The DeepEcho Module is the first scientific wide-band echosounder – deployable to a depth of 1000 meters – successfully integrated onto an ocean glider. From copepods, krill and fish larvae to micro and macronekton, including fish, scientific echosounders identify and quantify components of the marine ecosystem on a range of scales. Such echosounders also identify gas bubbles in the water column, from seafloor seeps of CO2 or CH4 to leakages from subsea infrastructure.
CSCS redesigned the compact version of SIMRAD EK80 wideband transceiver (WBT) echosounder in order to fit within the M1 Seaglider payload bay. By reconfiguring the WBT electronics and placing them in a different geometrical configuration, these electronics fit into a cylindrical aluminum pressure housing. In addition to this reconfiguration, the design includes a 333 kHz or 200 kHz single-beam transducer further streamlining the design by eliminating the need for one of the processing cards.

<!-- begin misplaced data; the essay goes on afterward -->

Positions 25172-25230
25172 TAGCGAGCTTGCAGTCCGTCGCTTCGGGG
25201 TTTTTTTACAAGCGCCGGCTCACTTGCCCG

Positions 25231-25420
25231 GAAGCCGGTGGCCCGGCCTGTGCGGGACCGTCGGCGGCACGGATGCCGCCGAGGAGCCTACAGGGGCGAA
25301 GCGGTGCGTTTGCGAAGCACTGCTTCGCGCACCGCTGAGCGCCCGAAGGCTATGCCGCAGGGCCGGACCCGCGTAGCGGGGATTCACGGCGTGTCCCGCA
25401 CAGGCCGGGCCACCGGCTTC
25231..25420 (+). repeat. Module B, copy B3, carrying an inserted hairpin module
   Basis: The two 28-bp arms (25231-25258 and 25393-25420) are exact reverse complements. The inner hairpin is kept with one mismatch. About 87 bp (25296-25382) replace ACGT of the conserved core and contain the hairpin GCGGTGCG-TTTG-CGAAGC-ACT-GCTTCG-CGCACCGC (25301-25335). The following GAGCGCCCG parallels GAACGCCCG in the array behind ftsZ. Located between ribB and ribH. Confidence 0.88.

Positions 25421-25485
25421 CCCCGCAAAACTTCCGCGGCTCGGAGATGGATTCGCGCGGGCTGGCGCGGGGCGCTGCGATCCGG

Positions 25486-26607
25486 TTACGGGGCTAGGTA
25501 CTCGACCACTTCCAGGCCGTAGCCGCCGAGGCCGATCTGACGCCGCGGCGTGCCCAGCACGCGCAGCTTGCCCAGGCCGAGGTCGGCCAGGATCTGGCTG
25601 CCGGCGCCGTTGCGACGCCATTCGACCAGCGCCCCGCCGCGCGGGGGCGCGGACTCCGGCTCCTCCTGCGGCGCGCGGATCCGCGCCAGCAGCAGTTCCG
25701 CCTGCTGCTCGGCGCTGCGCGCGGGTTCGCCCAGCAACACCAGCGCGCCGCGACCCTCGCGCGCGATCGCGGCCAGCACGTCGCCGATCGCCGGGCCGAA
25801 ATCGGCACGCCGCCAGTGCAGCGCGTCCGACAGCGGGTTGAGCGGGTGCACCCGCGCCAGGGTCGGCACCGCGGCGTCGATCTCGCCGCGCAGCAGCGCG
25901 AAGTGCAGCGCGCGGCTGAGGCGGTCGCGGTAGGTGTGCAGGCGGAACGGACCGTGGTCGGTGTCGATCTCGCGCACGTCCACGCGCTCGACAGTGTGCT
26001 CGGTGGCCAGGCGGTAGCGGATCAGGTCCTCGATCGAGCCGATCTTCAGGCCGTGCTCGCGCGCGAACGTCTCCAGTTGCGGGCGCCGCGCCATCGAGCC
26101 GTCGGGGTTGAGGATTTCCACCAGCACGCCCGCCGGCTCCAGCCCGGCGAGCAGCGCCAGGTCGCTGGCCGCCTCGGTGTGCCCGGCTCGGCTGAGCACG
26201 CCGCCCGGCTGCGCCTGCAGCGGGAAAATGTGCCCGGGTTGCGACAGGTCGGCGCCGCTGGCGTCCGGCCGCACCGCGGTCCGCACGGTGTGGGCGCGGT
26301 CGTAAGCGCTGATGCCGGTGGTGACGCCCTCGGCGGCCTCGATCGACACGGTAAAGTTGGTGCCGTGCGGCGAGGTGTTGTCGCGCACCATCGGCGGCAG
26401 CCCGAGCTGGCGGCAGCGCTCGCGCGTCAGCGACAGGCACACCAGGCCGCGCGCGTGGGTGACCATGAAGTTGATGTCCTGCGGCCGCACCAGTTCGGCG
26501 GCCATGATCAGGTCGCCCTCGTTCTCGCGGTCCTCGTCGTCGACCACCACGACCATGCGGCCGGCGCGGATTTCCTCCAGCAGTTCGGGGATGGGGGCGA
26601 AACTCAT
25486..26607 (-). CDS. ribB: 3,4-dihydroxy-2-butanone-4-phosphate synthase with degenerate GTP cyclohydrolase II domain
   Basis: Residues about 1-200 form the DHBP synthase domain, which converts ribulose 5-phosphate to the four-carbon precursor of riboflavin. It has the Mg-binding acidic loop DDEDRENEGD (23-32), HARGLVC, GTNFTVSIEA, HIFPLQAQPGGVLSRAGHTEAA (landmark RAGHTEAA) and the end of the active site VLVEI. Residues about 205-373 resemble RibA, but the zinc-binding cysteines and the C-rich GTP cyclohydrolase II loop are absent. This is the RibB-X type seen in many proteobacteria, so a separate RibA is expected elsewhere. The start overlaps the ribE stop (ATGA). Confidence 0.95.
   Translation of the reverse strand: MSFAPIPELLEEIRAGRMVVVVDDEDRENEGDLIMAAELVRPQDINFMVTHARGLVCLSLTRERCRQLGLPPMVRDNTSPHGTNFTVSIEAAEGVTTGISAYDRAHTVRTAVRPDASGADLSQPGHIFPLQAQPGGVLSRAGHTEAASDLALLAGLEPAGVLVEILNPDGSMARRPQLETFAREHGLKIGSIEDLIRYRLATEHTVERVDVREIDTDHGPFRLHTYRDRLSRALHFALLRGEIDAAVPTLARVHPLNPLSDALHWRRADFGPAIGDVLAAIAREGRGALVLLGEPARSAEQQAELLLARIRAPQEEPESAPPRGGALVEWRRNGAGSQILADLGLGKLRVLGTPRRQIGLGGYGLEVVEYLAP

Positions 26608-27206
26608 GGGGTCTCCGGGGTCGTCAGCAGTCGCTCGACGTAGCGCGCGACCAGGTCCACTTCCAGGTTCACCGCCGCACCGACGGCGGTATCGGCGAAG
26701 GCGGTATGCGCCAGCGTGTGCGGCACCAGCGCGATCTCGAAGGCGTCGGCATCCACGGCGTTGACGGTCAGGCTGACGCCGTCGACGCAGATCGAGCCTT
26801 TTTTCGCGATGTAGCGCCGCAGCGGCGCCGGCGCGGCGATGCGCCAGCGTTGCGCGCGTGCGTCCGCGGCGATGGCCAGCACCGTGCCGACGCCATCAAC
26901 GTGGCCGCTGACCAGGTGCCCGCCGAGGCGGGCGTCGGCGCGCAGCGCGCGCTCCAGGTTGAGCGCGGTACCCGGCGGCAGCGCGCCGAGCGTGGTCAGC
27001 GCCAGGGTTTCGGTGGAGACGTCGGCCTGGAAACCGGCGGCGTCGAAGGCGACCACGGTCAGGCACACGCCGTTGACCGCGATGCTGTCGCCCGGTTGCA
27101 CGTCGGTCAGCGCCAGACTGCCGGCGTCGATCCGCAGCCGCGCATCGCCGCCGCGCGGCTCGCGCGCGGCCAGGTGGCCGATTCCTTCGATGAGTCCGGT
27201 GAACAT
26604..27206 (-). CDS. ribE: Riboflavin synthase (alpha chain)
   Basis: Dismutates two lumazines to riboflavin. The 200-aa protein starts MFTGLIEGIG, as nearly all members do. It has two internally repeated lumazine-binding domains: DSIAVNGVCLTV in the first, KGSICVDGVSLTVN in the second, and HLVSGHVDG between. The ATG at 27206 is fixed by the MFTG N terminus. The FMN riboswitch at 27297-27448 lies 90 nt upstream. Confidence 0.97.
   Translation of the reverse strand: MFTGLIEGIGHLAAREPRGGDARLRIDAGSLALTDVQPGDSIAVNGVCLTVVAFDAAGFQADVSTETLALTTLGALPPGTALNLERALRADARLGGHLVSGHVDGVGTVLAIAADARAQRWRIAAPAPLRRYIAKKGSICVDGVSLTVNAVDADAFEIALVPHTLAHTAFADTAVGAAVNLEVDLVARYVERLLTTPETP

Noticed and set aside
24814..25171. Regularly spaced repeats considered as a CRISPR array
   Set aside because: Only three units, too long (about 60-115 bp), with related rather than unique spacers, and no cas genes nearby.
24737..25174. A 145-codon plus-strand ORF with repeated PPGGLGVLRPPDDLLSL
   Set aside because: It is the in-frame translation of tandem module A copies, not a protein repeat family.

Seagliders and their payloads can efficiently and effectively map the oceans and their ecosystems. Steered by pilots on shore, gliders profile the ocean interior in sawtooth-shaped patterns for months at a time. They are inherently acoustically and electrically quiet, facilitating high-quality acoustic data with low levels of noise. Along with the integrated DeepEcho Module’s acoustic measurements, gliders concurrently profile the environmental for a number of parameters (i.e., temperature, salinity, dissolved oxygen, fluorescence of chlorophyll-a, colored dissolved organic matter, vertical currents, etc.). Unlike ships, the DeepEcho module-equipped Seagliders reach a wide range of depths effectively and efficiently.
Tests in the Mediterranean Sea & Beyond
On 5 June 2019, Cyprus Subsea successfully tested the DeepEcho Module on an M1 SeaGlider off the coast of Limassol, Cyprus.
Experiments for detecting seafloor seeps are being planned – in addition to surveys in the Norwegian Sea to estimate biomass in the mesopelagic zone.